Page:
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JH Explorer in Charleston: Power cabling the energy transition

During a research trip to the US, Portfolio Manager Tal Lomnitzer spends some time at a high-end cable manufacturer – a company that is vital for the transmission of clean energy from production to consumption points.

Tal Lomnitzer, CFA

Tal Lomnitzer, CFA

Senior Investment Manager

23 Apr 2024
3 minute read

Key takeaways:

  • The electric cable industry is benefiting from an unprecedented wave of demand to build offshore wind farms and electricity grid infrastructure, and also from supply bottlenecks.
  • The high-end cable market is highly specialised, with complicated manufacturing, transport and cable laying processes.
  • Cable manufacturers are just one example of companies that are leveraging their expertise and are developing technologies to enable and benefit from the global energy transition.
The JH Explorer series follows our investment teams across the globe and shares their on-the-ground research at a country and company level.

Ever wondered how the clean green electrons generated at offshore wind farms find their way onshore?  I recently visited historic and picturesque Charleston in South Carolina to see Nexans’ electricity cable-making facility. My due diligence site visits often focus on the extraction and processing of copper, but we also invest in companies using that copper to make products to enable electrification and decarbonisation. In the case of Nexans, that copper and aluminium is utilised to make high voltage cables to transmit electrons from where they are generated to where they are needed.

The electric cable industry is dominated by companies such as Nexans, Prysmian and NKT. This industry is benefiting from an unprecedented wave of demand and bottlenecks in supply chains, as offshore wind farm developers and electricity grid infrastructure companies are racing to build out new capacity and strengthen grids.

The Nexans facility is truly impressive and this made me realise just how tough it is to break into the high-end cable market. It is really complicated and difficult to make these high voltage wires and even trickier to load the immensely heavy spools of cable onto specially constructed vessels and then lay them in tough offshore environments without damaging them.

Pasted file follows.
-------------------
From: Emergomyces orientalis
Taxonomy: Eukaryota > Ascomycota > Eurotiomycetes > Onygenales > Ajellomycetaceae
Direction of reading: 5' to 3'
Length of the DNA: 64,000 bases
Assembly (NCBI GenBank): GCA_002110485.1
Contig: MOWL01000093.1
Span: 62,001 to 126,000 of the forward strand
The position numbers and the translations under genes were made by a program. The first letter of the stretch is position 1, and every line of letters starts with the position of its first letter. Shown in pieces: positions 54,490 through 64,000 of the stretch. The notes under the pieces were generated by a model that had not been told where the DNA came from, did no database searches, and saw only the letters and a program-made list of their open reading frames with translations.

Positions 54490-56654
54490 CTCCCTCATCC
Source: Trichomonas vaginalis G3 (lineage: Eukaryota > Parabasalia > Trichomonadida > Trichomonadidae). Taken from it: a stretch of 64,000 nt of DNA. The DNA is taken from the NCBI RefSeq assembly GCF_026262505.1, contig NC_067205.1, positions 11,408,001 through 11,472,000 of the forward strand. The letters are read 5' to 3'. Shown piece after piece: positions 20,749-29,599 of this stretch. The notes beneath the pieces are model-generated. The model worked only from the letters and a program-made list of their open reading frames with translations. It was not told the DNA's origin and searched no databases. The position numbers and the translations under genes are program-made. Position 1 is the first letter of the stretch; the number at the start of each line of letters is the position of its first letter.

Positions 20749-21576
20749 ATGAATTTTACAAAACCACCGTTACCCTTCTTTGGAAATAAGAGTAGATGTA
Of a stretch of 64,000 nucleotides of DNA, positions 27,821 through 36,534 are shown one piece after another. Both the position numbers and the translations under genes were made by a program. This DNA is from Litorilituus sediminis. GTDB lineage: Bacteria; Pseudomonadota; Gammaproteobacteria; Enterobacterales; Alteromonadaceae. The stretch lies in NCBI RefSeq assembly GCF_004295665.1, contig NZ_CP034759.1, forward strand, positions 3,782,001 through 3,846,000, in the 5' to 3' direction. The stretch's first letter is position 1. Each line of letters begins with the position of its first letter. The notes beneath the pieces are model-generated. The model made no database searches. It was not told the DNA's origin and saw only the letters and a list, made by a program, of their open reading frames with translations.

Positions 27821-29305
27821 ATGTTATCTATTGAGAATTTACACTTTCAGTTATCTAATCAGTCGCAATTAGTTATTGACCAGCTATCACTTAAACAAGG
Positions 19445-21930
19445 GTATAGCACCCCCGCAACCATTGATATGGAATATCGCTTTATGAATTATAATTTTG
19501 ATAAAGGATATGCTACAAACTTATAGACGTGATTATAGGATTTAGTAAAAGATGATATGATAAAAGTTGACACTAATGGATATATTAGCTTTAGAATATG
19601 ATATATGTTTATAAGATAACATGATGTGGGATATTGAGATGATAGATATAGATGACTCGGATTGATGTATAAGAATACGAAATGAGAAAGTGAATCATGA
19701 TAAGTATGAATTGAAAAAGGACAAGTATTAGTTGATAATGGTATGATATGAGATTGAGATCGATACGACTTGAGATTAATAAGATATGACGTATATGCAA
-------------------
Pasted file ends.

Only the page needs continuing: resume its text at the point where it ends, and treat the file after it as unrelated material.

Nexans also allowed us into their seemingly space-age cable testing centre, where lightning strikes can be simulated, cables are tested for tiny levels of current leakage, or sufficient voltage is generated to take cables to their failure limits.

Charleston is known for its charming architecture and vibrant culture, its role in the American Revolution and Civil War, and for being a hub for agriculture and trade, given its position at the confluence of two major tidal rivers. The city has played an integral part in shaping the US. With highly sought-after cables made by Nexans, it may also play a future role in enabling the development of renewable energy projects and electricity grid networks, not just in the US but in Europe too.

As I wandered around after my site visit, taking in the cobbled streets and exquisitely-preserved houses of the old French quarter, I discovered Charleston was called the ‘Holy City’ because of its tolerance of all religions. I reflected how in the late 19th century electricity had an almost divine status. It seems appropriate that the ‘Holy City’ is also now the place where the cables facilitating the electrification revolution are being made.

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Images published with permission from Nexans.


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